July 5th, Fourteenth Sunday in Ordinary Time Year B.

Our readings deal with faith and justice. In the first the prophet scarifies those who in pride and wealth harden their hearts against God. Paul recounts similar persecutions in preaching the truth. Christ is shocked at the lack of faith among his own people. Lets confess ways we shut out God too..

There’s a story told of an African priest during apartheid. Asked to preach at a “Christian” service he accepted only on the condition that colored members of the congregation be allowed in. Prejudice was so rife, some ministers gave communion to coloured people out the window. We neednt go to Africa for unChristian practice. I remember in Ireland when dues were read out in church. Poor people who gave only 10 shillings were humiliated; the rich owned pews in churches, one dare not sit in their priveleged seats. But that’s not new. Christ himself met with similar snobbery. The fiercest unbelivers were in his own town, he was just the carpenter’s son. He himself treated all as equal. Were he alive during apartheid, I’m sure hed have pulled many a pastors head out the window and scarified those who attended to the big shot in church while ignoring the poor. Christ soundly rebuked the apostles for keeping the so-called riff-raff away from him; he made those despised by the world his special care.
So should we. Rather than judge people according the ways of a cold, money-adoring world, Christ went to sinners and prostitutes. He said they’d enter the kingdom of God before the rich who with their heads in the air have no time for God or neighbour. Nor did he endure holy snobs. He saw the worst form of sin as self-righteousness, thinking ourselves better or holier than others. Christ, the holiest person ever, washed his disciples feet. He was turned way by the rich, was born in a stable, and was a travelling preacher with nowhere to lay his head. He was poor in spirit so that he could serve the poor.
The challenge for us is to do the same, to make no distinction between man and man, woman and woman, child and child. To respect the god-given dignity of each person whatever his or her state in life. “Let not a man guard his dignity”, the famous philospher Emerson said, “but let his digity guard him”. We can do much harm to peoples dignity by prejudice, casting out such as the poor, the disabled or travellers. Church leaders must take this lesson too. There’s more than one way to give communion out of the window, more than one way to humiliate the disadvantaged, more than one way to pander to the rich and turn our faces from the needy. Some say the abuse scandals were about power. We can all fall into this trap. Look at the adoration of pop stars who turn out to have clay feet in the end and are destroyed by our adoration. As one theologian noted, the main temptation we all fail over and over again is that Christ faced in the desert. To put pride, wealth and power before service of God. In the desert Christ chose to be a suffering servant of all.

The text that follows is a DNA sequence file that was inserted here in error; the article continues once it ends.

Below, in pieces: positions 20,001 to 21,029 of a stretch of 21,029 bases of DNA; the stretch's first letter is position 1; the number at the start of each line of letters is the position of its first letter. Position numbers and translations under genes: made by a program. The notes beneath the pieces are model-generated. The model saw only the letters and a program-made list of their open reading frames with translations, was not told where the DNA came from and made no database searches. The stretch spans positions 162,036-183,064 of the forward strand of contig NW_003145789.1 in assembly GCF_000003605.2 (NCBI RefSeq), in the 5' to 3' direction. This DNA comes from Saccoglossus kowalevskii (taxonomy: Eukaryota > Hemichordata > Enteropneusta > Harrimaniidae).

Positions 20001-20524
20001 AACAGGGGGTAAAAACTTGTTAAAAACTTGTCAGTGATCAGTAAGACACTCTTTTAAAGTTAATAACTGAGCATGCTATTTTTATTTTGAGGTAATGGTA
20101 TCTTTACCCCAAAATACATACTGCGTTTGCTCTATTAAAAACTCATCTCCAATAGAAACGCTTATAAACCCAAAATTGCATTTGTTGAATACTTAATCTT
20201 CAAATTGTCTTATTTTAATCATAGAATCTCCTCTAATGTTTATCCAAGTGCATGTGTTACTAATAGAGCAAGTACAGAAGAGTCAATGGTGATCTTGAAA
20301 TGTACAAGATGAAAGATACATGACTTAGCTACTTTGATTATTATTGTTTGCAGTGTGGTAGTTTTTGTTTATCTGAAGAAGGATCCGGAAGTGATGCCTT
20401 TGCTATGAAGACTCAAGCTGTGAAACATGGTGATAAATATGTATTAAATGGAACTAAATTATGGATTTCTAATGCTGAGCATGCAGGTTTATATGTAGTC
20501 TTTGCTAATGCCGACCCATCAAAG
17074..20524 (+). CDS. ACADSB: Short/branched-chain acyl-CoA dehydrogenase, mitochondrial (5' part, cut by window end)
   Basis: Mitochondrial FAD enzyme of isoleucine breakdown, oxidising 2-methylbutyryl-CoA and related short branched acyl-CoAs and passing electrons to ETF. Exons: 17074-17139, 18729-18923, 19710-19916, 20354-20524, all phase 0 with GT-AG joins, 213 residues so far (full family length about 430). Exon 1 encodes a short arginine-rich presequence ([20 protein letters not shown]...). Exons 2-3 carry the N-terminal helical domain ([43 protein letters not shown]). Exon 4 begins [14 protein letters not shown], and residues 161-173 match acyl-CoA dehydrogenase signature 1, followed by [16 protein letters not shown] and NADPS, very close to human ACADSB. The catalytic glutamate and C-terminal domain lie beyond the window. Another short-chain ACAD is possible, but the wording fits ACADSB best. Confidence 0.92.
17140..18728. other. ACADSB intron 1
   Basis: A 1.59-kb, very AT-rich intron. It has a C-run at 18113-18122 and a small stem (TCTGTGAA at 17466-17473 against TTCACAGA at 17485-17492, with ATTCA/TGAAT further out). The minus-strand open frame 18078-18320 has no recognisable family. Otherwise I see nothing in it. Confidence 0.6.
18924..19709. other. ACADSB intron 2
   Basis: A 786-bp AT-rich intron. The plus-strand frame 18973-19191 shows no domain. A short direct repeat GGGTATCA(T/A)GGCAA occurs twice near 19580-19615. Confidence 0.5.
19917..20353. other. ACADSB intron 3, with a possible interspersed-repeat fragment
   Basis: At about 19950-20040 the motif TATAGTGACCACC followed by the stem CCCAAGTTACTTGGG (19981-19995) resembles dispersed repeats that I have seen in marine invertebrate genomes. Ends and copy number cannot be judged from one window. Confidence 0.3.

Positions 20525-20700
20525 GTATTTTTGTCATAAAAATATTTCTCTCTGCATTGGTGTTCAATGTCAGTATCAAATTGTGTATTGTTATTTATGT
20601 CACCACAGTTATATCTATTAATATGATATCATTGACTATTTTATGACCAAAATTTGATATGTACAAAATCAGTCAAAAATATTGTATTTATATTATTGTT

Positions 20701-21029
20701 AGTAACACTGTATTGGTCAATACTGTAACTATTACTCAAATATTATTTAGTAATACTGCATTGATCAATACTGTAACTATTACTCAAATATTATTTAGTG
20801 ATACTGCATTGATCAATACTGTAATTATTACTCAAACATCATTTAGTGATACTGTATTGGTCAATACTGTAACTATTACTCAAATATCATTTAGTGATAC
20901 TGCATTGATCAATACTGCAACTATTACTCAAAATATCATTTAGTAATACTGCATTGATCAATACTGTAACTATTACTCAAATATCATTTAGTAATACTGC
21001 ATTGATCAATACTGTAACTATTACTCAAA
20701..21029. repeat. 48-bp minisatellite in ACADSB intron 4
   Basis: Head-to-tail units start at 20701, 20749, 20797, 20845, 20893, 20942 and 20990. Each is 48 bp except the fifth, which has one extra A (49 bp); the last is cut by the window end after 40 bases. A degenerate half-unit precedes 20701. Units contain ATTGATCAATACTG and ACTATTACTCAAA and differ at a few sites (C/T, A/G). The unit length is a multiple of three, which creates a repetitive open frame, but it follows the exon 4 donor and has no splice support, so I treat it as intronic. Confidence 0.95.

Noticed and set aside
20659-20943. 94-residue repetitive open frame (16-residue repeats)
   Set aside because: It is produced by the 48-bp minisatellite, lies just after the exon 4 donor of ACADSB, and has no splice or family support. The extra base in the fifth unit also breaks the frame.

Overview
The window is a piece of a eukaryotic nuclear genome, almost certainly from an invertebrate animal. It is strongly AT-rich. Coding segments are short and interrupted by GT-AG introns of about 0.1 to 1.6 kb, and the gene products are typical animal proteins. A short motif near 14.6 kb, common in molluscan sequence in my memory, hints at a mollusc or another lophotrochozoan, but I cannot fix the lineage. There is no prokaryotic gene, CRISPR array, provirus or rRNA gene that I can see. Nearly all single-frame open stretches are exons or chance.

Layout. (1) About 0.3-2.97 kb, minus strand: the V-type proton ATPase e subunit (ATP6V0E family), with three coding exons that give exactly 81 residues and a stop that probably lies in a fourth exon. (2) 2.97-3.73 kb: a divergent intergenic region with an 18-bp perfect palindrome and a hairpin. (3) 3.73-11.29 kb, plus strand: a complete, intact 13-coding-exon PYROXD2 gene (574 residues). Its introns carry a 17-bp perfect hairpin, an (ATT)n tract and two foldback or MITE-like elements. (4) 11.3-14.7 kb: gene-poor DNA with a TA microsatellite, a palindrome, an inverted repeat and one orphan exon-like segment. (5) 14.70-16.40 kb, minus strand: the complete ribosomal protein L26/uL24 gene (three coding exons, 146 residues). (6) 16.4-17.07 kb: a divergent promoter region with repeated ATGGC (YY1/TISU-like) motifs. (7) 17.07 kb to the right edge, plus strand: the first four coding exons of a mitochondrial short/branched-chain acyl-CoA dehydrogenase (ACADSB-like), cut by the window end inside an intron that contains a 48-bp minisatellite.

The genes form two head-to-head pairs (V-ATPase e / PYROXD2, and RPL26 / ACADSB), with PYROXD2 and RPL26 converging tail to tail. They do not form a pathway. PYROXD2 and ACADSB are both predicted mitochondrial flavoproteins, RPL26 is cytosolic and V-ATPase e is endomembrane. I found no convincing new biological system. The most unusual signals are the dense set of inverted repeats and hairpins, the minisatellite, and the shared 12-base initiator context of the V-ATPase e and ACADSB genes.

The church is humiliated now because it failed to act like Christ. As an old man said to be recently, we kept priests too fat. Certainly, with palaces, wealth and unfeeling institutions, the church of the past was more like the Pharisees than Christ In this, however, none of us need be smug. We all at times connive in injustice, and despise the weak. We all fail to imitate the carpenter’s son who was raised by God. The more we imitate his humility the higher we’ll be raised too. For the world’s gods of power, wealth and fame turn to ashes at last but Christ is lord of all inclusive faith, love and goodness for this world and forever and ever, amen. So as God’s people keeping a true and humble sense of our worth, and cherishing all God’s child equally, we profess our faith..

Prayers of the Faithful
And as God’s children we pray for what we need..

For church leaders throughout the world, especially the Pope and bishops, that they may come down from their palaces and be one with the poor and suffering Christ..

For civil leaders that they may not indulge in corruption and misuse of public funds but use taxpayers money to serve all the people of God, especially the poor and underpriveleged..

For our youth that they may not put their whole trust in wealth, fame and power but cherish the deeper Christian idealism of faith and humble service of God and others, especially the needy..

For ourselves in our homes that we may treat all our children with equal love and fairness, and reach out to the needy around us with the compassion and unprejudiced care of Christ..

For the sick, the aged and the lonely that through our finding of time for them they may know the love of God in their lives..

For the dead, especially those holy souls who may have no one to pray for them, that they may come to the all-embracing arms of Christ and the heavenly home where all wrongs are righted..

We ask all these our prayers through Christ to God the only and equally-loving Father of all his chidren, amen.

The great inditement of snobbery in the Gospel is the story of Dives and Lazarus. Dives and his brothers feasted every day and were indifferent to Lazarus, a poor man at their gate covered in sores who begged only the crumbs from their table. Then both Dives and Lazarus died. The rich man went to hell and the poor man to heaven where where he finally received the justice denied him on earth. Its a warning to all who trust in riches and grand houses, and ignore God and their neighbour. Lets ask Mother Mary to help us to be always open to God and others whatever our circumstances..Hail Mary

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